Characterization of the Human Atypical Kinase, aarf Domain-Containing Kinase 3, and its Substrates Required for Coenzyme Q biosynthesis
Aarf domain-containing kinase 3, ADCK3, is a human atypical protein kinase located in the inner membrane of the mitochondria that is required for the biosynthesis of coenzyme Q (CoQ). Stable supply of CoQ is essential to human health as it plays a critical role as an electron transporter in the electron transport chain which is required for proper ATP production. Although the exact role of ADCK3 is unknown, patients possessing mutations within this gene are often diagnosed with autosomal recessive cerebellar ataxia type 2, which results from CoQ deficiency. To better understand the involvement of ADCK3 and other proteins in CoQ biosynthesis, their structure, function, and their interactions with each other were investigated. ADCK3 is hypothesized to regulate the CoQ biosynthesis using its kinase activity to activate several proteins found in the CoQ biosynthetic complex; however, previous work has failed to show direct evidence of its kinase activity and its functional interaction with the other Coq proteins. In this work, using a soluble construct of ADCK3, we solved its structure by X-ray crystallography. Various constructs of ADCK3 were transfected into Human Embryonic Kidney cells in an attempt to extract and identify its substrates. Further, the genes of the potential substrates, Coq3, Coq5, and Coq7 were cloned into various expression vectors and transformed into Escherichia coli expression cell lines. After the extensive expression trials, the combination of N-terminal fusions with maltose-binding proteins and the RIPL E. coli cell expression line was found to facilitate the expression of Coq5 and Coq7. However, using radiometric kinase assays, we show that ADCK3 exhibited no kinase activity towards Coq5 and Coq7. Finally, this work also shows the methyltransferase activity of Coq5 using its substrate analog. It is anticipated that our results will serve as a foundation for further characterization of the proteins involved in the human CoQ10 biosynthesis.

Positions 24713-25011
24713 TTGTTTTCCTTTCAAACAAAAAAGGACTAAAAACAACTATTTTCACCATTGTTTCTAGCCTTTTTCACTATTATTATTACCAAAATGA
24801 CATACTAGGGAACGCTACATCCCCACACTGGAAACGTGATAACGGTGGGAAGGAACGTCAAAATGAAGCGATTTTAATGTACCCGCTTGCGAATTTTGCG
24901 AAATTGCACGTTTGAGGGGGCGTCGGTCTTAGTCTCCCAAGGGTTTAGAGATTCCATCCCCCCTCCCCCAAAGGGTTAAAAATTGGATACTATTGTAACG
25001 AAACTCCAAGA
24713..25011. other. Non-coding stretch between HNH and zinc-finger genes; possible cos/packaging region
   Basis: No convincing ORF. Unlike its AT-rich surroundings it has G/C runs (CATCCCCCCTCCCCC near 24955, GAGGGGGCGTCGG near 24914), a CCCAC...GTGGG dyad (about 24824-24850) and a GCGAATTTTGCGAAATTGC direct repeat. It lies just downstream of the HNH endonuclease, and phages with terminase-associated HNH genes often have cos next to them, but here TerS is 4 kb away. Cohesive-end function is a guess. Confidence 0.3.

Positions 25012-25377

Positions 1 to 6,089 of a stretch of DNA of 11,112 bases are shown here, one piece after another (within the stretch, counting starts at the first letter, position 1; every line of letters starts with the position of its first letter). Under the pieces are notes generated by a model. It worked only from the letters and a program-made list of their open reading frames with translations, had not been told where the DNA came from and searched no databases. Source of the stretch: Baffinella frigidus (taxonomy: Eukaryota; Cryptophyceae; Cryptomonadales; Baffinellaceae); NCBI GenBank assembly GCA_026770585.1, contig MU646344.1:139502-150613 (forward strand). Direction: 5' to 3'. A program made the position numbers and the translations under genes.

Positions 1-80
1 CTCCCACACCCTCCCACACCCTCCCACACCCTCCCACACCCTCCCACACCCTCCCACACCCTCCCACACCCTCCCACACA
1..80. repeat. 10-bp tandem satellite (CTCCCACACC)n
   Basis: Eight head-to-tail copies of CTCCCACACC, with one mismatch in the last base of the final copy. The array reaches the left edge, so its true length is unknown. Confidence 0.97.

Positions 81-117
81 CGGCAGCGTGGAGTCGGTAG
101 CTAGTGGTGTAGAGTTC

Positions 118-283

URI for this recordhttp://hdl.handle.net/1974/23838
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